Stag Reunited

We love to hear about our members and fellow Stag owners stories of ownership and what they have been up to with their pride and Joy. Here is a great story from Andrew…..

When I bought my car in early 2007 it came with quite a large history file going back to 1989 including receipts for huge amounts of restoration work, mots, tax discs etc but no Heritage Certificate which I sent for within a few weeks of buying the car.

Surprisingly all the numbers still matched including all the keys but it also showed the car no longer had it’s original registration number. But as my 2000 estate had lost it’s number at 3 years old due to having a private plate fitted I wasn’t really bothered. However, unlike the 2000, the certificate did show the original number of KCK42N.

This must have been in the back of my mind as to why this happened. Had the car been written off? Did someone want to keep the original number? By 2011 whatever the reason I decided I wanted to know and contacted DVLA who advised me to fill in form V888 which I did and sent it off with the £5 fee.

The information which was copies of all the previous owners documents arrived a couple of days after the Norfolk National and I found the 1986 -1989 owner, Mark Balfour had lived about ½ mile from the hotel we were staying at. Had the information arrived a week earlier I would have gone and knocked on the door to see if he still lived there.

It also explained the change of number. In 1978 the car was bought by a Henry Travis who had the number HST 99 fitted to the car and at this time the original number was lost. When he sold the car it was issued with it’s current JTA608N.

The car was supplied new by Hebden Bros, Springs Garage, Todmorden and was supplied to F&T Lumb Ltd of Hebden Bridge  and over the next 11 years it had another 10 owners, one for 4 days so presumably a dealer and was twice sold without documents. It also moved around quite a bit, going from Yorkshire to Lancashire, Devon, Hampshire, Herefordshire, Gloucestershire, Wiltshire, Norfolk and back to Yorkshire before I brought it to Derbyshire.

Having worked in Todmorden at one time and knowing the area quite well, when I was told there was a good Vintage Weekend in Hebden Bridge it seemed like a good idea, so form filled in, a room booked in a local pub and we were all set for the weekend. Knowing that if owners put something on their car telling it’s story people do tend to read it so I decided to put a note on the car along with the usual information asking for information about the supplying garage and F &T Lumb. I didn’t really expect to find out much but was hoping it might turn up a dealer sticker, a key fob or possibly someone who knew of the original owner and possibly remembered the car.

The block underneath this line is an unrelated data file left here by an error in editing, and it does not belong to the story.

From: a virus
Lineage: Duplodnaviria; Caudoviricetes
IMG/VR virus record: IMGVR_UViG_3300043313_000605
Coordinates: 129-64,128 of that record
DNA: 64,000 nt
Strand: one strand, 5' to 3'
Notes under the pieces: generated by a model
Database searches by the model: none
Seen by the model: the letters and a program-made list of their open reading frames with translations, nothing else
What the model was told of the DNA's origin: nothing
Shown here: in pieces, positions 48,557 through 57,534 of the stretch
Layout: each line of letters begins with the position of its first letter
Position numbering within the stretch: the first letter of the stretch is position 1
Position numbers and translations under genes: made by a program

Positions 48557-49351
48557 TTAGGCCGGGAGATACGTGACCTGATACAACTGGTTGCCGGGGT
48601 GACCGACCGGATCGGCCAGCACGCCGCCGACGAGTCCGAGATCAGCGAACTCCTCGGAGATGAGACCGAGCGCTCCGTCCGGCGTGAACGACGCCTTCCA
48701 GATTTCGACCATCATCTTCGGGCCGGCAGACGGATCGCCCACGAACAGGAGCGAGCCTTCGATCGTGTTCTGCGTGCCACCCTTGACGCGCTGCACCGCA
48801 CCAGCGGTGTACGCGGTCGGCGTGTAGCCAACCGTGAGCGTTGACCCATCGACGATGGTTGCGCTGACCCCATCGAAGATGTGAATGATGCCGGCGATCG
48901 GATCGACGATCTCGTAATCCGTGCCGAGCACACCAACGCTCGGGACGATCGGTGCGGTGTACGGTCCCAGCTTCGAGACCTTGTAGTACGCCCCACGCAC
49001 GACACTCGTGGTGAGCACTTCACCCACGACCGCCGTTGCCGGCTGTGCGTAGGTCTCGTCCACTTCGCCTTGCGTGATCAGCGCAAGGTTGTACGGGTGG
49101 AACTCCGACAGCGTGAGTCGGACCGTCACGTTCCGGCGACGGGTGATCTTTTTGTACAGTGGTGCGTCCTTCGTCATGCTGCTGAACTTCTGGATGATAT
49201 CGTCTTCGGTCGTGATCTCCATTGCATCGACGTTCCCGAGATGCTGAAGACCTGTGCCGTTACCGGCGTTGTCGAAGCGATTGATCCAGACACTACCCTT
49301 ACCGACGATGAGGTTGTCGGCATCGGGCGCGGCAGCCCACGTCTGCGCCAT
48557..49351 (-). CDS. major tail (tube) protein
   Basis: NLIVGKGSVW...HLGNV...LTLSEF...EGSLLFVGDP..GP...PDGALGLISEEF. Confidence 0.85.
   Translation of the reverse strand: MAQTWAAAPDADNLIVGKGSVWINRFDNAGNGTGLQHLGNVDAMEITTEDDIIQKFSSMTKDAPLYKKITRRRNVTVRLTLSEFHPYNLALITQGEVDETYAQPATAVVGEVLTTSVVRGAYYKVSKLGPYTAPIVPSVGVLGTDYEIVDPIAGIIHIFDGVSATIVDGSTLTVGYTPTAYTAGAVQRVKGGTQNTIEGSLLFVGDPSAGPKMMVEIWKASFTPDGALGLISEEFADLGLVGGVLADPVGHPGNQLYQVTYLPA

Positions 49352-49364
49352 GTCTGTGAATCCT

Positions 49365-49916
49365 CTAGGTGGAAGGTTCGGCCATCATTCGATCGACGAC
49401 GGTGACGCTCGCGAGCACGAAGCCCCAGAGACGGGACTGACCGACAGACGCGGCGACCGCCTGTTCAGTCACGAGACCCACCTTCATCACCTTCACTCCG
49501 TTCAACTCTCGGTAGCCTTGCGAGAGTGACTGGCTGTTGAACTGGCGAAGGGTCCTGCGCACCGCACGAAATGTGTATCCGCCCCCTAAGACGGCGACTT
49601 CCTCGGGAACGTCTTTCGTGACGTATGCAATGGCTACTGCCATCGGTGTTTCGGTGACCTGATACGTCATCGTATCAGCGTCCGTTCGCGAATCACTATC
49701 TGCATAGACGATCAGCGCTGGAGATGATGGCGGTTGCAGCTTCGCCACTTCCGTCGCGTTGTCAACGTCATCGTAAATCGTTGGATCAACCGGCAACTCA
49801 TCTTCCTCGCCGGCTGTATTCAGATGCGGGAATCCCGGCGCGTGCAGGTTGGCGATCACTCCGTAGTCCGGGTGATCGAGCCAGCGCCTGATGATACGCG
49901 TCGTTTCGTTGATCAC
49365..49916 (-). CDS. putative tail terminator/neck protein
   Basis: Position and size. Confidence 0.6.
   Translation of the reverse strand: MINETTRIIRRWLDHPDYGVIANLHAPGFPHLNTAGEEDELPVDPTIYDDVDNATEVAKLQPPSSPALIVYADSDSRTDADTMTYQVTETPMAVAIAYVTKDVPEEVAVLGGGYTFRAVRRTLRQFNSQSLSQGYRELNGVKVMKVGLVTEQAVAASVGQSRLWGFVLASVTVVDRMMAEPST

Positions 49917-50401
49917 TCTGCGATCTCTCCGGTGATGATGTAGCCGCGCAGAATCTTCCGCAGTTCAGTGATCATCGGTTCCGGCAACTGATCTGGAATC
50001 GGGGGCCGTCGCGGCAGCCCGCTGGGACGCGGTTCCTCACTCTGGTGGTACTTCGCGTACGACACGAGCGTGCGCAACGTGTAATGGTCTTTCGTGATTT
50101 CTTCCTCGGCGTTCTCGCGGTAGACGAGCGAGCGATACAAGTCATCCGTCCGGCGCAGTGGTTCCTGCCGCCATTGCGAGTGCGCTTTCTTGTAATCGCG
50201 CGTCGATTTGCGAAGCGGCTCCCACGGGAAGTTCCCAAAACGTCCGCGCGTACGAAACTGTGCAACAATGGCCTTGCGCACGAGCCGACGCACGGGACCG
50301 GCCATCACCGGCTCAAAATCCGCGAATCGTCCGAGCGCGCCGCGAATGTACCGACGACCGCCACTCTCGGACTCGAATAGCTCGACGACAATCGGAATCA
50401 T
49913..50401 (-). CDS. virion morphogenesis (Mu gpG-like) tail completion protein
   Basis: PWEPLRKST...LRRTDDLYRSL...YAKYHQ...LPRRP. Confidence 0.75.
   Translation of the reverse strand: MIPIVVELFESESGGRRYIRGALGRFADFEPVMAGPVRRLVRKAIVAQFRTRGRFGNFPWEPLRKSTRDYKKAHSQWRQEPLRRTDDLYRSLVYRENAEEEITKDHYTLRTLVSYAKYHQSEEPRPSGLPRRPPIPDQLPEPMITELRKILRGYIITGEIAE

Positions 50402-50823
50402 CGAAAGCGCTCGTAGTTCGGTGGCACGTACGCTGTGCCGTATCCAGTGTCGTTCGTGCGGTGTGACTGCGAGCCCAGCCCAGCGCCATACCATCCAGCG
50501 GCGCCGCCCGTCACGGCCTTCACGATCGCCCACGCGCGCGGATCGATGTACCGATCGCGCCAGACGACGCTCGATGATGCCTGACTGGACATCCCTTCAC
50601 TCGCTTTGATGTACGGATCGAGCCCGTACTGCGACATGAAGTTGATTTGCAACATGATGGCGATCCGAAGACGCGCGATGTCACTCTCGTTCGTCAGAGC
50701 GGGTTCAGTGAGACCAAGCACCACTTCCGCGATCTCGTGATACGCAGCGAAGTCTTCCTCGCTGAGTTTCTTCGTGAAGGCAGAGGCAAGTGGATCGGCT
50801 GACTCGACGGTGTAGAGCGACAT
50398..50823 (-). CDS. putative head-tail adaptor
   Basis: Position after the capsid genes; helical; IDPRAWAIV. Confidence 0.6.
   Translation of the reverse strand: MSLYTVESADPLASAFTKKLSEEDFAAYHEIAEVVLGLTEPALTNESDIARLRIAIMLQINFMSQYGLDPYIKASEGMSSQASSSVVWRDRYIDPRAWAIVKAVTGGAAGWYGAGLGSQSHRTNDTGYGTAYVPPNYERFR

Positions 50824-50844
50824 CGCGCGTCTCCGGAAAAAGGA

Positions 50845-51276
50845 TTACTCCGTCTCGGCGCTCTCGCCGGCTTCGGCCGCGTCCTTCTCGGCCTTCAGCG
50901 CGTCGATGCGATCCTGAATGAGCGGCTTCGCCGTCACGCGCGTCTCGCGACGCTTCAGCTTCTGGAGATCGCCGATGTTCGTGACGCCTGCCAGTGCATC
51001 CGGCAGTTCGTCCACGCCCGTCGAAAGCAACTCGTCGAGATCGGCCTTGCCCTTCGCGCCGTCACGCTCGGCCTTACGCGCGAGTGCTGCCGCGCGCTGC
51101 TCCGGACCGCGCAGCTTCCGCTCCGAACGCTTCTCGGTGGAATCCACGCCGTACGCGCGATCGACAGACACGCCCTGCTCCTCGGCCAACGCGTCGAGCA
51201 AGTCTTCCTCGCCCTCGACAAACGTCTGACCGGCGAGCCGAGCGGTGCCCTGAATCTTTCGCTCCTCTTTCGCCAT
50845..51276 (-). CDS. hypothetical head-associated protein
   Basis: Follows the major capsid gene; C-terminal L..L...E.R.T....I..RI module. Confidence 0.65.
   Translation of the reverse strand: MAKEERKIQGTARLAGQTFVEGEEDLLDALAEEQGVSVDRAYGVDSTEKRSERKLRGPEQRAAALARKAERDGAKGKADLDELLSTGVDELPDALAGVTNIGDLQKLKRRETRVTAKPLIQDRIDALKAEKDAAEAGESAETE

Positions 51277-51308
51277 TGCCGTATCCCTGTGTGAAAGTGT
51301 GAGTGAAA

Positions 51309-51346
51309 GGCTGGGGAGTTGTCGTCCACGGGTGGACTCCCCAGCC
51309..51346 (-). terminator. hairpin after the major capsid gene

We hadn’t been there that long and we had had a walk round when a man, whose name I didn’t get came and told me he had probably done the pre delivery inspection on the car as he worked at the garage during the ‘70s and although they were a multiple BL dealer he did mostly Triumphs. He told me the garage is still there but has been redeveloped and is a filling station. The next person introduced himself as Derek Carlton Crabtree who told me F&T Lumb were egg producers and poultry farmers and suggested I went to the visitors gate and ask for Derek Sutcliffe  as he was part of the family and he may be able to help. It turned out it was his car, he had it new as a company car. He had seen me drive in but obviously didn’t recognise the number so thought no more of it so was quite shocked when I told him the story. We also met Stephen Barker, a friend of Derek’s who was at the show with a Ford GT40 replica who also remembered the car well.

As this is a Rotary Club event and Derek is involved with the weekend we had our photos taken for their newsletter and a photo also appeared in the Hebden Bridge Times which Derek very kindly sent me along with a couple of  photos taken while he owned the car.

He had the car for 3 years and during that time it had the head gaskets replaced twice after overheating near Keighley and then Penrith. It overheated again in Bristol when Derek’s brother had borrowed it, which apparently took some time to repair as British Leyland were on strike and there were no parts for it.

In March 1978 the car was sold and went to a dealer friend of Derek’s, Geoff Gladsbrook at Hawksclough, Mytholmroyd who used the car for a while until he also encountered overheating problems and sold the car on, presumably to another dealer in Blackburn called Charles Pavelyn as this is the second name the car was registered in. In April 1978 the car was sold to Henry Travis who transferred the private number on to the car.

All in all this was a very good weekend and I think 2 of us had our day made. We were asked to go back next year which we will as it is such a good weekend. Due to the number of exhibits we were there on Saturday, Sunday being for pre 1971.

For info on this yearly event see Hebden Bridge Vintage Weekend

And take a look at the photos from this years event Photos from 2013

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